Immigrants Care for Older Americans, Including Me

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I’m in a rehab hospital where immigrant eldercare dominates.

The “rehab” part is code for “nursing home,” and since I just had my right ankle replaced with a shiny new one, I quality for short-term assistance.

From here in New York City to the small cities across America, immigrants increasingly watch over the oldest and most frail among us.

  • My patient-care assistant tonight is Comfort. She’s from Ghana.
  • My nurse is from Ukraine. “Well,” she said, “It’s called Ukraine now, but it’s been lots of things.”
  • The young Chinese-American doctor assigned to my floor said she chose to specialize in geriatrics. “I grew up in a multi-generational household and have known for a long time where I wanted to be.”
  • Yesterday’s physical therapist is from Argentina, and the other one I’ve seen swings back and forth between English and her native Spanish as she greets people on the rehab floor.
  • A smart OT I work with, has an almost undetectable accent, but one that reminds me that everyone I’m meeting has a story that includes why they uprooted and moved.

The care I’m receiving is good and feels genuinely easy for these women to offer.

And that, alone, makes it easier to receive.

Immigrant eldercare rapidly increasing

A February 2018 New York Times article says that one in four nursing home workers is foreign born, and between 2005 and 2015, the number of immigrants who work for themselves in state-funded, elder home care programs doubled to more than a million.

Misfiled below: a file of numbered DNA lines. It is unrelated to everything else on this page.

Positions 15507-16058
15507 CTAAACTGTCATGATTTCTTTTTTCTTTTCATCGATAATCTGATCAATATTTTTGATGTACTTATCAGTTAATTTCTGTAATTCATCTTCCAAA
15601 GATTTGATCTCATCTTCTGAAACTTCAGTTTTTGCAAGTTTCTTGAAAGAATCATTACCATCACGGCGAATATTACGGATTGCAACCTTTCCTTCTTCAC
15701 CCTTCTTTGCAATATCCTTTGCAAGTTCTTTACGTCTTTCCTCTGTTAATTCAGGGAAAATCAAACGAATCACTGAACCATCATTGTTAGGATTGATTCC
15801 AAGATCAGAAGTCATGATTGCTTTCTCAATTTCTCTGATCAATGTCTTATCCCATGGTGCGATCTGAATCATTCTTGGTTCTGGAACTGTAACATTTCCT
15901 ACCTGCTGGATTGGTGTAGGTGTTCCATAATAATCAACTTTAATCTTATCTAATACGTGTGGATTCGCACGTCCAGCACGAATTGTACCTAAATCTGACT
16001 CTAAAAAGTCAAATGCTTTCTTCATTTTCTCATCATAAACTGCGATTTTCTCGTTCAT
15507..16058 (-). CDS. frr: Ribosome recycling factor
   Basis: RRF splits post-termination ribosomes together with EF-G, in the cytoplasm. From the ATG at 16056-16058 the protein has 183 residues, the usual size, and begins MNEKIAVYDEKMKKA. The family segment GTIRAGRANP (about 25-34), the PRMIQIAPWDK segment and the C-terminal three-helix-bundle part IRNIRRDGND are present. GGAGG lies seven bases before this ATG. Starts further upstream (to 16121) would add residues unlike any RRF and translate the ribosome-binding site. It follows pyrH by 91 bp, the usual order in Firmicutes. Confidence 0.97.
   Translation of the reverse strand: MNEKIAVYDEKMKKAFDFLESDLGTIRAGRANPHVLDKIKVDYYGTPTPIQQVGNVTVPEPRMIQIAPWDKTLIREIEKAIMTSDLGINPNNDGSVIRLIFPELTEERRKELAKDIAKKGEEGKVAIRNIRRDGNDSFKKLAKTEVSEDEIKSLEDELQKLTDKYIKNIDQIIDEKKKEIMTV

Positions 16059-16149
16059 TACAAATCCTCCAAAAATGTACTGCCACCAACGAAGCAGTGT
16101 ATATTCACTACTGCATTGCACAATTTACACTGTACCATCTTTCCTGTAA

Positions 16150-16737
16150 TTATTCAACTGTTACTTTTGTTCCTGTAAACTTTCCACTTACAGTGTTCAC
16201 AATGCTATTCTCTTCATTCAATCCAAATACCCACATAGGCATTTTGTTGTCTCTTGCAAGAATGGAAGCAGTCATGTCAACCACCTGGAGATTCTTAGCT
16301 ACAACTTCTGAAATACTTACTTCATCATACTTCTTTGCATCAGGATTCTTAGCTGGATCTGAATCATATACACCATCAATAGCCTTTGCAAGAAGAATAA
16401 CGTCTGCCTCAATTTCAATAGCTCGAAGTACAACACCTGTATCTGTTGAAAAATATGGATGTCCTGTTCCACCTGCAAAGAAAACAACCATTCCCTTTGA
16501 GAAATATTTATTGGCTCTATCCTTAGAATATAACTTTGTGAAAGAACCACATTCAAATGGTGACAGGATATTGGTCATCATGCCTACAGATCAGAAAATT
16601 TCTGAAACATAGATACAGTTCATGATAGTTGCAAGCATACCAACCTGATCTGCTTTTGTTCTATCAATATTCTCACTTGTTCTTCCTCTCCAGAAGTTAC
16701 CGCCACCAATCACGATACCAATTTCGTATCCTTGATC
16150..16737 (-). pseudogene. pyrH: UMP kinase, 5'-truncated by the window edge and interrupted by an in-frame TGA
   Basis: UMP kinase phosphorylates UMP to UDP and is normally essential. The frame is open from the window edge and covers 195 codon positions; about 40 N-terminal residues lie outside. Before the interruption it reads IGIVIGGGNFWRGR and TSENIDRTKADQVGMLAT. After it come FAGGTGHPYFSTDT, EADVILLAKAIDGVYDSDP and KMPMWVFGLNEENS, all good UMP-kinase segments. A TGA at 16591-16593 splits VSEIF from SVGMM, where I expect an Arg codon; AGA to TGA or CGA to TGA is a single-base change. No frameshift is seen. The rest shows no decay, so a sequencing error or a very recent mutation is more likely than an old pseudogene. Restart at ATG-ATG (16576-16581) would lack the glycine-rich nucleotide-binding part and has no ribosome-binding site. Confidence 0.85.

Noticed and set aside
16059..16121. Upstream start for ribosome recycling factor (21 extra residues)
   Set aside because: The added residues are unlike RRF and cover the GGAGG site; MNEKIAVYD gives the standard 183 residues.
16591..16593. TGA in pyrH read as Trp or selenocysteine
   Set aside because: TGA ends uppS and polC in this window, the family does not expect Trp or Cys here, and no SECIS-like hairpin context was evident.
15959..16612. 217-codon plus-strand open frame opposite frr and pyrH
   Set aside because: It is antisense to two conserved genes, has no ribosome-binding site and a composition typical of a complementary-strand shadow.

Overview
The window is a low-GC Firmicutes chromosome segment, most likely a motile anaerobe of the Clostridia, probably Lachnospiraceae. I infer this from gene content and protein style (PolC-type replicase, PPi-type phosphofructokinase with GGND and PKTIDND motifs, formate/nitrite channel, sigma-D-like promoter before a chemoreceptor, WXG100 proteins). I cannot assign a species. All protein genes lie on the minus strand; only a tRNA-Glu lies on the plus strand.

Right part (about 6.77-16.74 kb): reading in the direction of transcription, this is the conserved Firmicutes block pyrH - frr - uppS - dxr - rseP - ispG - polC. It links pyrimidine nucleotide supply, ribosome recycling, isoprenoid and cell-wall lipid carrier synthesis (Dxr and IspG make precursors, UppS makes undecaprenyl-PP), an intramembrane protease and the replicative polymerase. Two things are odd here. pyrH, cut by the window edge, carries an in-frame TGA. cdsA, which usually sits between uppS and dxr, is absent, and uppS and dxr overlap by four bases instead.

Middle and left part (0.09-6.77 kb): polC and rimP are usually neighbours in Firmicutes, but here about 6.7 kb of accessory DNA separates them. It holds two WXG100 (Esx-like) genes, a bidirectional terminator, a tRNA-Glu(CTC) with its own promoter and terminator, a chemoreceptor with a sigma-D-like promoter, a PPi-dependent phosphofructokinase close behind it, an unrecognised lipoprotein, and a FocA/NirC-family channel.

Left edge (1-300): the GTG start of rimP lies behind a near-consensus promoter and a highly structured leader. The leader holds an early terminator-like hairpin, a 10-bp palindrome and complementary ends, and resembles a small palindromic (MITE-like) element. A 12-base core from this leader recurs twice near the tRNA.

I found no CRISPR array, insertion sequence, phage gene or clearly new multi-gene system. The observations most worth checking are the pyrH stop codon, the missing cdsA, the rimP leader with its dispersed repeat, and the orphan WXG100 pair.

In New York, California, New Jersey and Florida, more than 40% of direct-care workers are immigrants.

And who knows how many immigrants are hired privately to care for the elderly.

Her accent reminds me that everyone I’m meeting has a story that include why they uprooted and moved.

I feel safe

Earlier today my patient-care assistant, Wilma, entered the room smiling as she finished a conversation with a fellow worker.

When I asked about the language they were speaking she said, “We’re both from Haiti, and that was Creole.”

“Now,” she said, turning her attention fully to me, “Let’s get you to the bathroom. You’re doing so well.”

And isn’t that encouragement the elixir everyone needs for healing?

Right now I hear laughing in the halls – the life-is-good sort that sounds like a choice to look through the viewfinder of optimism.

Surrounded by immigrants I feel safe, comfortable, and a bother to no one.

I wonder how they feel.

Take Action!

Read Paula Span’s New York Times article, “If immigrants are pushed out, who will care for the elderly?”

See Carolyn Rosenblatt’s Forbes article, “Aging parents, immigrants and the caregiving cliff.”

Read Ted Hessen’s Politico article, “Why baby boomers need immigrants.”

Check out this post about immigrants in Maine.

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Ellen is a mother, wife, trainer, RCST, writer and reader. She now adds to that list — new ankle explorer. You can reach her at:

“Remember that justice is what love looks like in public.” – Cornel West